Most puppies aren’t ready for formal training before six months of age. But there are many things you can do to pave the way for a pup so that he’s well-prepared for the first day of

To give you a head start, here are six important areas you can be working on before your youngster reaches formal training age.

Make your puppy feel comfortable and secure in his new home.
Protect your puppy from any frightening experiences
Make retrieving a daily part of his life by throwing a ball or sock for your pup.
Leash break your pup and begin heeling by taking long walks.
Introduce you puppy to birds as soon as possible.
Introduce your puppy to water as soon as possible

For the first seven weeks of life your puppy has been living with his mother and littermates in a pack family atmosphere. Not all, but some, pups will become very insecure when
first separated from that family unit. It’s your job to make sure that the transition does not leave any psychological scars on your pup.

              Every puppy needs to become comfortable in his environment, so taking him on walks, first at home then in different areas from your home, is important. Remember, you
need to protect him from any traumatic experiences that could startle the youngster, such as lightning, thunder or loud noises.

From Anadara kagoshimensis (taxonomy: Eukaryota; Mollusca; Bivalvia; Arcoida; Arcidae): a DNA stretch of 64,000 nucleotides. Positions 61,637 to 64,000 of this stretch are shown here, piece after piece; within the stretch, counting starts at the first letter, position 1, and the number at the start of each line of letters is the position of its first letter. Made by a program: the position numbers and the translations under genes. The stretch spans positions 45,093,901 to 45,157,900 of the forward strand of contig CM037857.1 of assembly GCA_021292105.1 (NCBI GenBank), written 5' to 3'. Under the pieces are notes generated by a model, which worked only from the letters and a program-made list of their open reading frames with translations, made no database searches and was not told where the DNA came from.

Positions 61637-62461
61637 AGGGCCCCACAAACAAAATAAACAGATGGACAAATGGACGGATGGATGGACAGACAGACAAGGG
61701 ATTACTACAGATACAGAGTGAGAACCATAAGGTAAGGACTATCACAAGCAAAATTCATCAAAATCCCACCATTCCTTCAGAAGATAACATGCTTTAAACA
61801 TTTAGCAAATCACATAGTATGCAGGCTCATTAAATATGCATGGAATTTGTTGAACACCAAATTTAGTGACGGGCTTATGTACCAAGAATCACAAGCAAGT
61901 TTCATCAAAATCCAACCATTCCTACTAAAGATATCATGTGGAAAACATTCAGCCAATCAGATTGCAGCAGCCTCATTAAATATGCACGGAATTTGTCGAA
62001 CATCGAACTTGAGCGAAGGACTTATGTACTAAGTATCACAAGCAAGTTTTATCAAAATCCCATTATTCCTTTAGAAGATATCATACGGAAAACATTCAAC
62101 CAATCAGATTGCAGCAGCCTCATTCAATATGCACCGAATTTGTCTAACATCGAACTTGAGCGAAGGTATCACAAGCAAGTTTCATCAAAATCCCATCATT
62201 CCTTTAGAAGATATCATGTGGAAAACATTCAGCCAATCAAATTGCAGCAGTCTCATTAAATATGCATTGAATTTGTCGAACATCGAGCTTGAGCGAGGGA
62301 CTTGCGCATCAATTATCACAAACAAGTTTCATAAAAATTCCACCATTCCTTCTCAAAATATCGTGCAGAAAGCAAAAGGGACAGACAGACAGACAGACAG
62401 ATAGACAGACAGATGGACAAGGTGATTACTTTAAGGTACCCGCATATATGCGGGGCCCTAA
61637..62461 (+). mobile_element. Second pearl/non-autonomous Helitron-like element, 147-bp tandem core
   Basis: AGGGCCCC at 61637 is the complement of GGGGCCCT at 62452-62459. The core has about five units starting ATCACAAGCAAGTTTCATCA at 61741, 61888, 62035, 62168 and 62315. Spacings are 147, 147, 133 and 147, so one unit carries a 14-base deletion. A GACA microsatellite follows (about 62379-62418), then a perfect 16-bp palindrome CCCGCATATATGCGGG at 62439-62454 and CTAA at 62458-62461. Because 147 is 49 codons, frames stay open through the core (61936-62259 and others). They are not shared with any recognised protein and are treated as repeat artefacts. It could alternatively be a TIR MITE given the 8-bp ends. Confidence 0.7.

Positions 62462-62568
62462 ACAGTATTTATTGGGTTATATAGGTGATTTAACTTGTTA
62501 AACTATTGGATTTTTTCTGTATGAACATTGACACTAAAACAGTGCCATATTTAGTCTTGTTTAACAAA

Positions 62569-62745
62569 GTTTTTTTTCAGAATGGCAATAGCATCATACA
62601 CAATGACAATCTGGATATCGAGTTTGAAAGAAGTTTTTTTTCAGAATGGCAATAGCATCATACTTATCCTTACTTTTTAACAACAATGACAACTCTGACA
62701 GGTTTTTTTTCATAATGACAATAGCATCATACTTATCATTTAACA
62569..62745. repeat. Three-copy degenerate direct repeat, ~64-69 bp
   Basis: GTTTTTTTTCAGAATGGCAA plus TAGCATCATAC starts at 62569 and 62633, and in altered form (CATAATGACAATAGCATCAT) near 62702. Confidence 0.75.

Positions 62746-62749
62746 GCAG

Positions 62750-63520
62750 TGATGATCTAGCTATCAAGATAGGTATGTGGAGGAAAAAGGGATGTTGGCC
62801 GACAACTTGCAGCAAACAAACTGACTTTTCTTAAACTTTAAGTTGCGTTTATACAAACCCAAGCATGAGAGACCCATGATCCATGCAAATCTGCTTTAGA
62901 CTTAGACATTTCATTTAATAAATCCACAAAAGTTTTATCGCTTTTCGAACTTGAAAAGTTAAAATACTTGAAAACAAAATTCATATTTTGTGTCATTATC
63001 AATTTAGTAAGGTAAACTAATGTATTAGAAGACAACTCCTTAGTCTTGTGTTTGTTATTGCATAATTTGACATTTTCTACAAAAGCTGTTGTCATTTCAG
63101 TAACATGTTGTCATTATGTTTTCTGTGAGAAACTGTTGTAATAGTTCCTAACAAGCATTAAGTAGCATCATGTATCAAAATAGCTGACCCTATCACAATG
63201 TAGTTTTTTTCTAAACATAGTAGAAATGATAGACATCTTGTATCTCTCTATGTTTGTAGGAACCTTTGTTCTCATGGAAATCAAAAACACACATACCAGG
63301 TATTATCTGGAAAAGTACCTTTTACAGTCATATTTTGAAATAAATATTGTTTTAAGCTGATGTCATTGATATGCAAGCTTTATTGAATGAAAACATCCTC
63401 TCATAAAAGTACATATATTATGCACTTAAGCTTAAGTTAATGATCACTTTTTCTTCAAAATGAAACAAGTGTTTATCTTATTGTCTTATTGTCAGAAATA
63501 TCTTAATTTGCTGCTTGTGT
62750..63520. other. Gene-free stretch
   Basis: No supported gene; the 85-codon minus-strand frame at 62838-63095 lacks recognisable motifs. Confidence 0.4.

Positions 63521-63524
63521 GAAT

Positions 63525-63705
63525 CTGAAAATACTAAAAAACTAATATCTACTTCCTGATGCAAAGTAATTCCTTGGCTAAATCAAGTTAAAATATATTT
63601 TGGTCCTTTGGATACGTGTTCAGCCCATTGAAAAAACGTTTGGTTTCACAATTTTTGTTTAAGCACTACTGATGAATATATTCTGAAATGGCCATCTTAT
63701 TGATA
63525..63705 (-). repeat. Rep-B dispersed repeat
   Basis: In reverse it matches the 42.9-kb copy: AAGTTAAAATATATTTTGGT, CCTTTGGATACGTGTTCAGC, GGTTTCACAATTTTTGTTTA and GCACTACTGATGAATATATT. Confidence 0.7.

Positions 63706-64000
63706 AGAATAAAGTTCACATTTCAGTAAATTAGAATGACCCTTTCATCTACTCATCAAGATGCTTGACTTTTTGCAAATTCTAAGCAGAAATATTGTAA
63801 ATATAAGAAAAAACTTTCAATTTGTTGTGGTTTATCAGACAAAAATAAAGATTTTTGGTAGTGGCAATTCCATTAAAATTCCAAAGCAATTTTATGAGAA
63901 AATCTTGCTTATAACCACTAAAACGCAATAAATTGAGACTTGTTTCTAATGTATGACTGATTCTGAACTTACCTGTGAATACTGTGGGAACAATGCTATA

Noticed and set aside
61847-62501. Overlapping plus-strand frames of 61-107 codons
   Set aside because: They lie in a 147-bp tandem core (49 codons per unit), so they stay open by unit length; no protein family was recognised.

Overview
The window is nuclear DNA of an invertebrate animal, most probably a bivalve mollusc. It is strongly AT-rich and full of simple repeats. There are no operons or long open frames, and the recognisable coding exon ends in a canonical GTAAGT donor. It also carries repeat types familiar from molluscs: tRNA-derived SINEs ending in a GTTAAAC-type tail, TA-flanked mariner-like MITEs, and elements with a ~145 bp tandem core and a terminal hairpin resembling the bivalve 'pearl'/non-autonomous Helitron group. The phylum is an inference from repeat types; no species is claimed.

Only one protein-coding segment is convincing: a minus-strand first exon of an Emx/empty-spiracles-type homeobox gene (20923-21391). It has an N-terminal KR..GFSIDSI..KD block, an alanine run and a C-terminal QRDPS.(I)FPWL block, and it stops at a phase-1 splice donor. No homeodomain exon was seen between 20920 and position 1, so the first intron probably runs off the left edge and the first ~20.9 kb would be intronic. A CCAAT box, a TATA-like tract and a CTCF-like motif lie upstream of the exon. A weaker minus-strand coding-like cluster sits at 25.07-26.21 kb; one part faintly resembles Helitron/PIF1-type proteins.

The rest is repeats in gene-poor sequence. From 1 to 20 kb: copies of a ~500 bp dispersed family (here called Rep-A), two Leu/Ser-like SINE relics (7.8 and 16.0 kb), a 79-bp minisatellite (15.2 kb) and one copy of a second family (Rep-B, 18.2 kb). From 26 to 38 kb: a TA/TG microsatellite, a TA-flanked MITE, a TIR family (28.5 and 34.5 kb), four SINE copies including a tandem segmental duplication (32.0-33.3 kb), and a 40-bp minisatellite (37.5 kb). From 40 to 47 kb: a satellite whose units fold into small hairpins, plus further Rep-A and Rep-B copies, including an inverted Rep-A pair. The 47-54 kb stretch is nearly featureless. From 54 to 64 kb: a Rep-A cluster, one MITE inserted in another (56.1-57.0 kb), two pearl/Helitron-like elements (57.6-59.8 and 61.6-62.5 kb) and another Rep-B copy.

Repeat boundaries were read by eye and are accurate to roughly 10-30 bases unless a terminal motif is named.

No matter what breed of pup you have you should play retrieve a ball/sock with him. This should first be done in a hallway or some enclosure that prevents the pup from
running off instead of coming back to you. Some uninformed trainers attempt to add other skills at this time, such as restraining the pup and releasing him when the ball has
stopped rolling; not a good idea, fellow trainers. You are trying to encourage retrieving, not discourage it, and restraining him from chasing the ball at this particular time could
have a negative effect on your pup’s desire. You should also know that at some point in the near future your puppy will stop returning with the ball. This behavior is perfectly
normal---he is not trained to come back yet and he prefers to play keep away.

              At around the four month period, you should begin to incorporate a little more discipline in your heeling work. Put on a choke chain and leash and take your trainee out for
a long walk using small jerks on the leash to prevent him from pulling you down the road. Small jerks make the dog more uncomfortable and will discourage him from pulling on
the lead. Your goal after a dozen walks is to have your pup heeling without dragging you down the road---not necessarily at the proper heel position yet.

              The earlier you introduce you trainee to birds the better. Give the little fellow a week to get accustomed to his new surroundings then throw him a small, fresh, dead bird,
such as pigeon, dove or quail---no live birds yet and I would always avoid frozen birds.

If you expect your pup to retrieve in the water, do the same as with the birds and get him started as early as possible. However, you should never force a puppy into the water by
dragging him in with a leash. Ankle-deep water is usually the best to begin. Simply walk into the water a few feet and encourage the pup to follow; treats sometimes help. If your
pup is reluctant, try picking him up and walking out about ten feet and gently putting him in the shallow water and having him follow you to the bank; once or twice is enough.

There you have it fellow trainers, this sums up the advice I give all new clients who ask what to do before formal training begins . Following these six steps will give your pup a
good solid start on becoming the hunter you want?

Training Tips